Scott Pietreface is a cigar aficionado.
Make that a cigar aficionado's aficionado.
In casual conversation, Pietreface, sole owner, proprietor and employee of Fumatore di Sigaro Premier Lounge and Cigar Shoppe, Cape Girardeau, throws out such terms as belicoso, habano and draw in speaking of his business, the cigar renaissance and the joy of hand-crafted cigars. He speaks with the rapidity, knowledge and intensity of nearly 30 years of savoring cigars.
But knowledge and passion, as every small business owner knows, aren't enough. Pietreface knew he needed help and couldn't do it alone.
So he called on Richard Proffer, business development specialist, Cape Girardeau County MU Extension Center SBTDC, to help develop a viable business plan. Pietreface calls Proffer his mentor and credits him for turning smoking passion into smoking reality.
"Anyone who has ever met me knows I am extremely passionate about cigars," Pietreface says. "The challenge was to try to turn an idea to success ... Richard understood my passion and helped turn my dream into reality."
Pietreface says he and Proffer spent two and a half solid years crafting the plan and researching a galaxy of such vital stats including population growth, number of visitors to the Cape Girardeau region (about 1.5 million a year), income, age, race, gender and economics of smokers. They added to that what percent of those smoke hand-rolled cigars in the city, county and its surrounding communities in Missouri, across the river in Illinois and all the way up to St. Louis.
"So from all that, I knew there was a need," Pietreface says. "And I knew that from that need I could create a demand."
Pietreface also knew customer service was key. Today he greets all his customers by name and shakes their hand, asking if they'd like to try something different today. He urges them to stop, shop and linger in his 240-square-foot, Spanish-cedar lined, air-purified humidor; his lounge complete with plush leather chairs, two large high-definition televisions, a 50-inch poker table and custom mahogany bar; or soon, he hopes, out on the patio.
It's all part of his plan to deliver what he calls the "affordable luxury" of cigar smoking to the area.
Fumatore di Sigaro — Italian for "cigar smoker," Pietreface jokes he is one of four Italians in Cape Girardeau — has met that demand. Witness just two customer reviews:
"What more could you ask for? Fantastic and knowledgeable proprietor, beautiful shoppe, huge selection and great all around atmosphere! Scott you've got a winner on your hands!"
"This is a really good place to go and relax at the end of the day ... I've been to a lot of different lounges but this one really seems to stand out."
And that was Pietreface's intention all along.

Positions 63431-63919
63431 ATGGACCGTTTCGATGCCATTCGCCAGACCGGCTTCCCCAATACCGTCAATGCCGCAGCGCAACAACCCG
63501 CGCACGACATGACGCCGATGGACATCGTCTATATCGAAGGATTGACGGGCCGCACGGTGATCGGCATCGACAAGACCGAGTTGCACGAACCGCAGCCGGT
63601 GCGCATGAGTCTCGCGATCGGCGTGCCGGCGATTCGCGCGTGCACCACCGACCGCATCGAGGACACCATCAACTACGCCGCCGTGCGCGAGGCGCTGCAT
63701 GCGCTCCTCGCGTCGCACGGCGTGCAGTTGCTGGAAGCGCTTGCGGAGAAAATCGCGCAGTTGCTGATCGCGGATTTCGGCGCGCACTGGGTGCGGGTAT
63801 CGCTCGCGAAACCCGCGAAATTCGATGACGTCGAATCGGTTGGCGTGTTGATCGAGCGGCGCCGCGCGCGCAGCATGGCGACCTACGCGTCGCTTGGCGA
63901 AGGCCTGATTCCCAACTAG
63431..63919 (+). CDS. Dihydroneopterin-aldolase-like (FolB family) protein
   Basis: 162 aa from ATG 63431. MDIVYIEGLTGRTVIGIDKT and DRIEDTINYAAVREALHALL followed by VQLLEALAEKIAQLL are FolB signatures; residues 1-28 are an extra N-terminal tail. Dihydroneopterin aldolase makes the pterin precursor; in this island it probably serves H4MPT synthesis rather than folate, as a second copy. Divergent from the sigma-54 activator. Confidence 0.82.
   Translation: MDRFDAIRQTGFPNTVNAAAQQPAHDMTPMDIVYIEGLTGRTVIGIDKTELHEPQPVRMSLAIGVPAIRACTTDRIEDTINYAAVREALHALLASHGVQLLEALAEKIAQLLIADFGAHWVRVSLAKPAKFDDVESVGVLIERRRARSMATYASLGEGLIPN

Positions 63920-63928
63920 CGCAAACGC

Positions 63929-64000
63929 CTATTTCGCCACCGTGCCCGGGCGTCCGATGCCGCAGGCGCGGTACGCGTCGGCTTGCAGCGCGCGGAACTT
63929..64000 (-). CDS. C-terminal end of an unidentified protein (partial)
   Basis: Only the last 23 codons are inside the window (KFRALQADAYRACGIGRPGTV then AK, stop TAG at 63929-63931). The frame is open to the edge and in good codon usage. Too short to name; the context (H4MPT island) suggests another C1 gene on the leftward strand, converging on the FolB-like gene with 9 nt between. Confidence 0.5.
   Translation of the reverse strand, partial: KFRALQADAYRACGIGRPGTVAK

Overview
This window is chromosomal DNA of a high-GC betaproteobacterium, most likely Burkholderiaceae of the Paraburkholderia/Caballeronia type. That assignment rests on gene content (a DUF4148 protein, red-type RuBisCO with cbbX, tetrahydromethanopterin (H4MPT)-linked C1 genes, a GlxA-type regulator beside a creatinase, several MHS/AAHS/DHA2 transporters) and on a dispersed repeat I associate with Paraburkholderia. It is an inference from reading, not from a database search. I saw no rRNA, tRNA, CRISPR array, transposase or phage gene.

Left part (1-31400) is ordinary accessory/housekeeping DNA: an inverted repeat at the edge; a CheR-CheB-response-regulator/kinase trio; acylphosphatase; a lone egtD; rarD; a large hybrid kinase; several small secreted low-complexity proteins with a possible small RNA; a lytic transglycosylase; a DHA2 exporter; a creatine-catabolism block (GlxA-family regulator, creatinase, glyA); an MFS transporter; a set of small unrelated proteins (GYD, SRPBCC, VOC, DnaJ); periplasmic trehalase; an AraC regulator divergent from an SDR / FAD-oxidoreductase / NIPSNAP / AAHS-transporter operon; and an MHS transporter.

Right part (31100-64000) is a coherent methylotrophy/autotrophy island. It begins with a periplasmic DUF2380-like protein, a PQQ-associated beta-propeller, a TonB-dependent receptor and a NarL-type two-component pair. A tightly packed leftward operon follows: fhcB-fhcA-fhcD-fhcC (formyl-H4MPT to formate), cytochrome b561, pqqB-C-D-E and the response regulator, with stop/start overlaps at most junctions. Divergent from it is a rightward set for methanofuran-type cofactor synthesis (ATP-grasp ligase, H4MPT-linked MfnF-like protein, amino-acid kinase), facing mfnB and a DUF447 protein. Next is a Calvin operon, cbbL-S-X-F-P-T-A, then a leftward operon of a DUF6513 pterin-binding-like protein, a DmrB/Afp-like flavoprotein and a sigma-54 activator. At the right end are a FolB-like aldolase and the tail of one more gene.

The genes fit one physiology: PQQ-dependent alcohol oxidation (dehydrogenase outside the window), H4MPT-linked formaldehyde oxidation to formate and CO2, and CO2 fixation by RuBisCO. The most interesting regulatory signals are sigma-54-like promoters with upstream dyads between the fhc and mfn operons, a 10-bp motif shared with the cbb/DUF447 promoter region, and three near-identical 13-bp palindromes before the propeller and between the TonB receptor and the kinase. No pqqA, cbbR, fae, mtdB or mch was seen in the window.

Pietreface says he clearly remembers his father back in Clarks Summit, just north of Scranton, Pa., doing yard work or tinkering with his truck in a cloud of cigar smoke. As Pietreface grew, so did his expertise in and appreciation of cigars, carrying him through a career that saw him land at Procter & Gamble in Cape Girardeau in 1999 and leave the health products titan at the worst possible time, during the depths of the recession in 2008.
"Those were bad times, he says. "Finding work was difficult. So I decided it was the right time to take a shot at opening my own business."
Pietreface had visited hundreds of cigar shops and lounges all across the country, carefully noted what he liked and disliked, what attracted customers and what left them cold ("Pictures of women in bikinis with an unlit cigar, that doesn't make me want to try that cigar.") and set to work with Proffer. Fumatore di Sigaro opened in 2011.
"I wouldn't be here without Richard," he says. "I just wish I saw him more often!"
Fumatore di Sigaro offers established brands even the most casual smoker has heard of such as Arturo Fuente, Ashton and Dunhill. But what makes the business unique is its line of "boutique" cigars — cigars from tiny and, in many cases, local cigar makers, such as Table 36 Fellowship of St. Louis, as well as such colorfully named cigars as the Tatuaje Regio, Berger + Argenti Mooch, Paul Stulac Phantom, Gurkha Seduction and Evil, and La Flor Dominicana Mysterio.
But what Fumatore di Sigaro really offers, he says, is that most precious of commodity: time. "It [smoking a cigar] is a moment of time you enjoy and look forward to, 20 minutes to an hour and a half that's all yours. No one can take from you ... I get a lot of younger men, aged 18-25. Theirs is a very fast paced life. They approach me to get into the world of cigars, and I say cigars teach you to slow down. Sit down, roll over the thoughts in your head, enjoy your time, enjoy your cigar."
His advice to youth is as valid as to older individuals. So what advice would he give to someone considering starting their own business?
"Over the past year or two, people would ask, 'How's it going?' and 'How'd you get started?' I say everyone should work through the SBTDC. They'll teach you how to create a viable business model." But, he cautions, he still has to work very hard and regularly logs 80-hour-plus weeks: "You only get out of it what you are willing to put in."
Pietreface says cigar making has reached a zenith comparable to hand-crafted beers or the American auto industry: "The demand was there but the passion was not there. Now it is. Right now, I feel cigars are the best they have been, ever.
"Hands down, the best tobacco today is coming out of Nicaragua." Cuban cigars, he says, are not just difficult to purchase but typically counterfeit. "The allure is and always will be that it is illegal ... I don't preach, but why would you want Cuban when the best cigars are made here?"
Especially if they can be savored in an atmosphere of camaraderie and affordable luxury.
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This story was featured in the June 2012 newsletter.
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